Posts tagged ‘performance’

Add Brotli compression support to Apache for static assets and pages

The Apache web server doesn’t yet support stream compression using Brotli, but it’s easy to add support for static pages and assets such as CSS and Javascript files that you precompress. Browser support for Brotli is coming in Firefox 44 and in Chrome, and it provides about 15% savings versus precompressing with gzip/deflate. more …

Filed under: Systems.  Tagged: , , .

Innovation in Lossless Compression: Apple’s LZFSE, Google’s Brotli and Yann Collet’s Zstandard

With Google’s recent open-sourcing of Brotli following on the heels of Apple’s announcement of LZFSE, it’s an exciting time in the lossless compression world, as new compression schemes tuned for specific use cases now appear to offer substantial enough benefits to challenge the venerable ZIP/Deflate as the Internet’s transport compression algorithm of choice.

Of course, Deflate and its most widespread implementation, zlib, aren’t dead yet, not by a long shot. But what these new LZ77 algorithms offer is significant enough performance gains to justify widespread implementation, and adoption by the W3C. And they have the backing of companies such as Google and Apple, which means they’ll ship on tens of millions of devices and browser installs. more …

HTML Minify for WordPress and WP Super Cache: Now a plugin!

It’s been a while, but I’ve updated my code that adds Minify to WP Super Cache, making everyone’s favorite WordPress caching plugin that much better.

What’s better is that my code now operates as a fully fledged plugin to Super Cache, so it’s now a drop-in install (no more patches!). Go to WPSCMin’s project page for all the info. more …

Filed under: Code.  Tagged: , , , .

Better Google Analytics JavaScript that doesn’t block page downloading

If you saw Steve Souders’ March 5 talk at Google and have ever used Google Analytics, then you were probably amused when he used GA’s JavaScript insertion code as his “wrong” counterexample. Well, at least I was, and somebody else mentioned it in the Q&A so I figure I’m not the only one.

The GA insertion code that Google gives you to put on your site does a couple of bad things: First, it uses document.write, and second, it loads ga.js directly, which blocks browsers from doing any page rendering or downloading of other page components (images, scripts, stylesheets) during the whole time it takes ga.js to download and execute. In other words, Google Analytics makes your pages load slower!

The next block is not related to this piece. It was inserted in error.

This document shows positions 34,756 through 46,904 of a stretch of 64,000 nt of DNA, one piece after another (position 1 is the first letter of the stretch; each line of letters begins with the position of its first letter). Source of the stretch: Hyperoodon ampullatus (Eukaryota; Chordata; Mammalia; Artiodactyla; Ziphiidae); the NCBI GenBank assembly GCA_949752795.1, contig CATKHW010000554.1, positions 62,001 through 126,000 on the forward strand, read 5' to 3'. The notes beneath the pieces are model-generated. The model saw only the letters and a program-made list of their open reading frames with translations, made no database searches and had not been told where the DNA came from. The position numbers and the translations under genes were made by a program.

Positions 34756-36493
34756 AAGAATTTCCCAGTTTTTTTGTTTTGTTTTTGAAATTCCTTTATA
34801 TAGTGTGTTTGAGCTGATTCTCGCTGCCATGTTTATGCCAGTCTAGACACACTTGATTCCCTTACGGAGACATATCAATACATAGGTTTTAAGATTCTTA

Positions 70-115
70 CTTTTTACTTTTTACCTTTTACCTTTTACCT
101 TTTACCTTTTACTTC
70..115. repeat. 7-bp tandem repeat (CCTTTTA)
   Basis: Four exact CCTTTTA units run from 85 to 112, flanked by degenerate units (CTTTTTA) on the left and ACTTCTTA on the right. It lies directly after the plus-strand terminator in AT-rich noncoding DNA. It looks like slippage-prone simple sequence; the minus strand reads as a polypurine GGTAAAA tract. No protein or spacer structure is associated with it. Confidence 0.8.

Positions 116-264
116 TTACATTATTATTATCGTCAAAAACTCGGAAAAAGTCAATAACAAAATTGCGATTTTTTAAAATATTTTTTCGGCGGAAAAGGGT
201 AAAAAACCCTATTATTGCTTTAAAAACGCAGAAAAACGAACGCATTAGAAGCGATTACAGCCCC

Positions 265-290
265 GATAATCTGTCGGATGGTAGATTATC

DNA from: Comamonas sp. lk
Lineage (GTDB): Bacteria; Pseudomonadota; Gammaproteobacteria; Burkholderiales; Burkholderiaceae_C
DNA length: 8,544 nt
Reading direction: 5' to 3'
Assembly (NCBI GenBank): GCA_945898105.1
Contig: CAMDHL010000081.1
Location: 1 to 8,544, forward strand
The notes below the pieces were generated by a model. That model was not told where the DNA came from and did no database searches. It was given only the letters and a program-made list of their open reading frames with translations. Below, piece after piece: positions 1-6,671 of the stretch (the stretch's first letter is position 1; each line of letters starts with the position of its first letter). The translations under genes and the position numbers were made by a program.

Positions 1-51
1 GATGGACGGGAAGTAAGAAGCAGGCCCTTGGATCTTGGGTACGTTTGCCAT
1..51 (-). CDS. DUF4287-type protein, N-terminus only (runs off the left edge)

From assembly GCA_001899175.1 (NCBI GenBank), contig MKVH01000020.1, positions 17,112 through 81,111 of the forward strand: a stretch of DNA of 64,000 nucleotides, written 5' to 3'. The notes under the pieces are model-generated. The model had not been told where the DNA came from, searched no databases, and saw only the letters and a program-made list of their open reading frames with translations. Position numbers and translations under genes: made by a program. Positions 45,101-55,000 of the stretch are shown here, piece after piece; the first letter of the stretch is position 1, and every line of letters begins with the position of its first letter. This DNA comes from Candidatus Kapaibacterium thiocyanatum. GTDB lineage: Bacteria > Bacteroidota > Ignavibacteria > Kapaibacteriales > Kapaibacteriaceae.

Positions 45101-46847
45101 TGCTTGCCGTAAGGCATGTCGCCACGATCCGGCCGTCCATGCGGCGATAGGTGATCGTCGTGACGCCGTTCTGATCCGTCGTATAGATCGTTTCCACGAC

Using Steve’s best practices, I’ve coded up a better version that does DOM insertion of the script tag and uses the “script onload” technique to initialize the tracker, so that it doesn’t block I/O, and you can inline it anywhere on the page or even load it from an external file. You can choose to lazy-load GA whenever you want — for instance, even after window.onload fires — so that it’s totally asynchronous and doesn’t interfere with page rendering at all. more …

Filed under: Code.  Tagged: , , .

Optimize all your PNG and JPEG images with one command using imgopt

Here’s something useful for the web developers out there. It’s a script I’ve been using for a while that makes it super-easy to losslessly compress entire folders of PNG and JPEG files for the web.

If you’re familiar with PNG optimization, then you know about programs like advpng, optipng and pngout that optimize and recompress PNG files, making them much smaller than the likes of Photoshop can. My shell script combines all three of these utilities to achieve minimum file size, while hiding their command-line syntax and adding the ability to recursively process entire directory trees.

And, it works with JPEGs, too! It uses jpegtran (included with libjpeg) and another small utility I’ve included to optimize and strip all metadata from JPEG files. Since my script searches directories recursively, all you need to do is type, say, imgopt myproj/htdocs and it’ll take care of your entire website.

All compression is lossless, which means no pixels are changed and no information is lost, the files just get smaller — chances are your layout can shrink by as much as 50%, which is like getting free bandwidth, and it means your site will snap into place that much faster for users. more …

Filed under: Code.  Tagged: , , .

Update to HTML Minify for WordPress and WP Super Cache

No big news here, but I’ve got an updated patch if you want to use my mod to add Minify to WordPress and WP Super Cache. For more information, check out my original explanation and instructions post, which I’ve updated with links to the new files. more …

Filed under: Code.  Tagged: , , , .

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